Apr. 1, 2004 Mouse embryos missing a gene that aids in the repair of DNA damage are at greater risk of developing birth defects, say University of Toronto scientists. The finding has implications for research into the cause of birth defects in humans.
The gene, also found in humans, produces an important protein called ATM which senses DNA damage caused by reactive oxygen species and directs other proteins to repair it. Reactive oxygen species are a normal product of the body's production of energy but can jump to toxic levels when cells are exposed to certain drugs, environmental chemicals and agents such as ionizing radiation.
In a study published online by the FASEB Journal in March, researchers at U of T's Leslie Dan Faculty of Pharmacy found that mice embryos genetically engineered to lack one or both copies of the ATM gene and then exposed to ionizing radiation and a subsequent overload of reactive oxygen species were at increased risk for dying in utero, developing birth defects or experiencing other developmental problems after birth. Because the mice lacked the protection of the ATM protein, these problems occurred even though the level of radiation was far below that which would normally affect a developing embryo.
"Although these pathways have not been investigated in the human embryo, these findings in mice provide new insights into how the embryo protects itself from oxidative stress and the associated risk factors for embryonic death and abnormal development," says senior author Professor Peter Wells. "This research provides evidence that the ATM gene protects embryos from birth defects initiated by DNA damage. In fact, when this gene is missing in mice, even without exposure to drugs, the normal physiological production of reactive oxygen species can be enough to damage the embryo. The next step is to see if this holds true for humans."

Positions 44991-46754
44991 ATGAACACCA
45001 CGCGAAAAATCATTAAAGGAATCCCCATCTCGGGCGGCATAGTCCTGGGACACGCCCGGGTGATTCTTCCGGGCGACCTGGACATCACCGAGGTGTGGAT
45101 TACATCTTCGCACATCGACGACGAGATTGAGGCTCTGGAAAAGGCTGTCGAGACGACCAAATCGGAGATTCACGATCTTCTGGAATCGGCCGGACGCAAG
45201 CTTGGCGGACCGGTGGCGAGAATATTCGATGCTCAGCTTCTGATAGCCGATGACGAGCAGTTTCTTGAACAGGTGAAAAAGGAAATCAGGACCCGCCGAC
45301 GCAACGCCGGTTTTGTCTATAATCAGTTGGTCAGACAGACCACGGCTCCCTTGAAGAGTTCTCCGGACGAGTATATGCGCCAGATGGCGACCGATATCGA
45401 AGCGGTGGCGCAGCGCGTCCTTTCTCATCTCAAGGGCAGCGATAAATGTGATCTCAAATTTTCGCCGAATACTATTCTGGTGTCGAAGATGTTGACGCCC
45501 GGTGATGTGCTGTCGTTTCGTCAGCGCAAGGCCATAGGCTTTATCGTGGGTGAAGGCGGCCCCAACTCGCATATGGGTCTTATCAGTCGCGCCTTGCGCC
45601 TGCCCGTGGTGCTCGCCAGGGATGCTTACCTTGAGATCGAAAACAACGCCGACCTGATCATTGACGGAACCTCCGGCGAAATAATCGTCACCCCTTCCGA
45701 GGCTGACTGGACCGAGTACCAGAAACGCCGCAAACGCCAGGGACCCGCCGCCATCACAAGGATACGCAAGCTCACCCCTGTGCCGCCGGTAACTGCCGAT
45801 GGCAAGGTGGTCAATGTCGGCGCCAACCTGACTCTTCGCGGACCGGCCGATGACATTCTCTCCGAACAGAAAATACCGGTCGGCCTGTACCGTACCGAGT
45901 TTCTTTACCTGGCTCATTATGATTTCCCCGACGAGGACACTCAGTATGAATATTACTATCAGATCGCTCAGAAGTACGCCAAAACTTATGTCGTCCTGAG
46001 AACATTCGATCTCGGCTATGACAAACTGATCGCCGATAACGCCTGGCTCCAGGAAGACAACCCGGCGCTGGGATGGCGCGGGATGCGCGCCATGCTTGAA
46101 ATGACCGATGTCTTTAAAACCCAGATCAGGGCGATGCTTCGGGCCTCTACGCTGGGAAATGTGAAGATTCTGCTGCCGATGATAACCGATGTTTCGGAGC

The prevalence of humans missing one copy of the ATM gene is relatively common, around one to two per cent of the population, says Wells. There is also a rare condition known as ataxia telangiectasia or AT in which people have no copies of the gene and are highly susceptible to problems such as neurological disorders and cancer.
Not much is known about why some children are more susceptible to birth defects than others, says Wells. If future research found that humans had the same sort of ATM sensitivity as mice, he says, it would suggest the potential for diagnostic tests to determine if an embryo is at risk for birth defects because it lacks the gene and even for possible protein therapies to help counteract ATM deficits in embryos.
"We want to see if the mechanisms that occur in mice will explain what occurs in humans or not," he says. "It's like a Las Vegas slot machine, in reverse. If all the bad lemons lined up – if you had a lot of risk factors, such as no ATM gene combined with exposure to certain drugs and lack of other pathways that protect against reactive oxygen species – you'd be in big trouble, according to our theory in mice. If it's only a few of the lemons, the risk for developing birth defects or dying in utero would be lower."
The study, by lead author and PhD candidate Rebecca Laposa, was funded by grants and a doctoral award from the Canadian Institutes of Health Research and by a Society of Toxicology fellowship. Other researchers involved in the study were pharmacy professor Jeffrey Henderson and undergraduate student Elaine Xu.
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